a valve position detector and signal generator, including an encoder in sensing relation to the linear displacement of said rack, wherein said encoder produces output signals representative of the angular position of said valve member with respect to said cross axis in response to said linear displacement of the rack.
29. A fluid flow control valve assembly comprising
a valve member disposed across a cross section of a passageway through which fluid flows and rotatable about a valve shaft axis which is transverse to the flow of fluid, wherein the throughput of fluid through the passageway is a function of the angle of the valve member relative to closed position;
a linearizing mechanism including:
a rack displacable along a linear shaft and including a linear series of rack teeth disposed parallel to the direction of linear displacement of said rack;
a cam arm having a first end rotatably secured to said rack and a second end having a roller rotatably secured thereto;
a cam slot formed within said rack and orientated substantially transverse to the linear displacement of said rack, wherein the roller travels within said cam slot in response to rotation of said cam arm;
a pinion gear engaged with said rack teeth and coupled to said valve member;
a motor responsive to a controller and in rotatable operative communication with said valve cam arm via an output shaft; and
a valve position detector and signal generator, including an encoder in sensing relation to the linear displacement of said rack, wherein said encoder produces output signals representative of the angular position of said valve member with respect to said cross axis in response to said linear displacement of the rack.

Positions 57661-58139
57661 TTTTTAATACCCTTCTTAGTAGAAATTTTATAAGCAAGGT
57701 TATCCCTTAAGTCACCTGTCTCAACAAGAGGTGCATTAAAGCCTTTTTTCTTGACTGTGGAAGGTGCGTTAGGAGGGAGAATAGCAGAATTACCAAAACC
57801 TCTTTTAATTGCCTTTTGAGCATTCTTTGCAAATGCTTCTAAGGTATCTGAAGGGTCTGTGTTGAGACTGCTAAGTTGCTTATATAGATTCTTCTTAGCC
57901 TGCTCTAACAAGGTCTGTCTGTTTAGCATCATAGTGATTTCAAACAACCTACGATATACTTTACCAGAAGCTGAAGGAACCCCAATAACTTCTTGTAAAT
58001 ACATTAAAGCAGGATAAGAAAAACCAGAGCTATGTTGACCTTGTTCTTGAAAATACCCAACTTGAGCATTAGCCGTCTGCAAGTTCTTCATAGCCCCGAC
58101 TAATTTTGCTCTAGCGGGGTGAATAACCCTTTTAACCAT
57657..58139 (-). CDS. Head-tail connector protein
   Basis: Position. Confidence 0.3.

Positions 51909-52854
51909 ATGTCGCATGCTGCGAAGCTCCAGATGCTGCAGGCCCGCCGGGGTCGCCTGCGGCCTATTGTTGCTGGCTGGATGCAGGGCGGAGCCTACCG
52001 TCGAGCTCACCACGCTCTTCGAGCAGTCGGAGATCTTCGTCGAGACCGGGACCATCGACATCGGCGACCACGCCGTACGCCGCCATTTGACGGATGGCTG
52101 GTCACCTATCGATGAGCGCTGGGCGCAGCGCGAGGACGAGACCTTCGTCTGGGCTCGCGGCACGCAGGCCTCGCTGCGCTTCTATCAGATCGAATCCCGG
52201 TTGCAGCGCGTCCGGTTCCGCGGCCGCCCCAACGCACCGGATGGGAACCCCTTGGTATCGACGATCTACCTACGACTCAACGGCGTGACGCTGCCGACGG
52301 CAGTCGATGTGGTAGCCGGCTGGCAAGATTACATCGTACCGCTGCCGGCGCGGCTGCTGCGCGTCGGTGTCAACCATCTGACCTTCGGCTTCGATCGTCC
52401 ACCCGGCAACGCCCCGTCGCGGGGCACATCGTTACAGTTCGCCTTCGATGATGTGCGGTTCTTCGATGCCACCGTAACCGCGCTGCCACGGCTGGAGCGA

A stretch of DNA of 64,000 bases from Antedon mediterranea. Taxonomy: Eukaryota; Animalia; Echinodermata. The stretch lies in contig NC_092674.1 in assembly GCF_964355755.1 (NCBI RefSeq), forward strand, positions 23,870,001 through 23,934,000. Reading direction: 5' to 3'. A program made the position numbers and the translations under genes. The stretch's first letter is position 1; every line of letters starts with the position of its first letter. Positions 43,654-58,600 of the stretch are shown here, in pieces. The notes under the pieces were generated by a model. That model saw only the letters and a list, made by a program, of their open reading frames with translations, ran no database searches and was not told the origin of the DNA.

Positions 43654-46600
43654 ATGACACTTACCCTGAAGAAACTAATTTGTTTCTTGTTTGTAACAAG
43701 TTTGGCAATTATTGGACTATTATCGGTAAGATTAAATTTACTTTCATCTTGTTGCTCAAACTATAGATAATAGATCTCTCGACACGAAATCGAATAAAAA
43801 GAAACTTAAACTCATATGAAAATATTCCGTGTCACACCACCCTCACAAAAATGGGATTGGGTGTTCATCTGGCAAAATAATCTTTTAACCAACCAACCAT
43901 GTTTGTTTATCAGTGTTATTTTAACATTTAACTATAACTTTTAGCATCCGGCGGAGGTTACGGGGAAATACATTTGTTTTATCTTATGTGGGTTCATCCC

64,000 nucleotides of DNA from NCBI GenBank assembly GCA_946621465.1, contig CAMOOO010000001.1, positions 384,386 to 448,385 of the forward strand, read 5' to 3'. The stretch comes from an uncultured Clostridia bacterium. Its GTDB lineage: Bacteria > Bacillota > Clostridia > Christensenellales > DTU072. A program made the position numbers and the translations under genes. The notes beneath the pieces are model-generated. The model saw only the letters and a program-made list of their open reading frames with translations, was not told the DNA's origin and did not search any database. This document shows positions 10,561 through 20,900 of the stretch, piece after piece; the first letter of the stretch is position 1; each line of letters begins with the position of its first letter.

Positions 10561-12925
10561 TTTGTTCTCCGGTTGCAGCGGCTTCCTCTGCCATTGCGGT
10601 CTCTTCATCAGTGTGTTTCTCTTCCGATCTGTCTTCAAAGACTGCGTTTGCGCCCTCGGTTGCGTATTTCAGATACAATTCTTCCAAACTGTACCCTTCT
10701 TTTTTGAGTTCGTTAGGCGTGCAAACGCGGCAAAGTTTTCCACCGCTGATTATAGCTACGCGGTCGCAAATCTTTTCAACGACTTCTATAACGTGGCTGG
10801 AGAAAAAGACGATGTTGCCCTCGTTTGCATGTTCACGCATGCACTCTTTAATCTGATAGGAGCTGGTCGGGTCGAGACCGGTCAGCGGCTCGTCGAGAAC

30. The fluid flow control valve assembly of
claim 29
, wherein the cam slot is curved to compensate out trail-off and changes in linearity of the relationship between the throughput of the valve assembly the input.
31. A fluid flow control valve assembly comprising:
a valve member disposed across a cross section of a passageway through which fluid flows and rotatably positionable about a valve shaft axis which is orthogonal to the flow of fluid, wherein the throughput of fluid through the passageway is a function of the angle of the valve member relative to a cross axis, wherein said cross axis is orthogonal to the direction of the flow of fluid and orthogonal to the valve shaft axis;
a linearizing mechanism including:
a rack displacable along a linear shaft and including a linear series of rack teeth disposed parallel to the direction of linear displacement of said rack;
a cam arm having a first end rotatably secured to said rack and a second end having a roller rotatably secured thereto;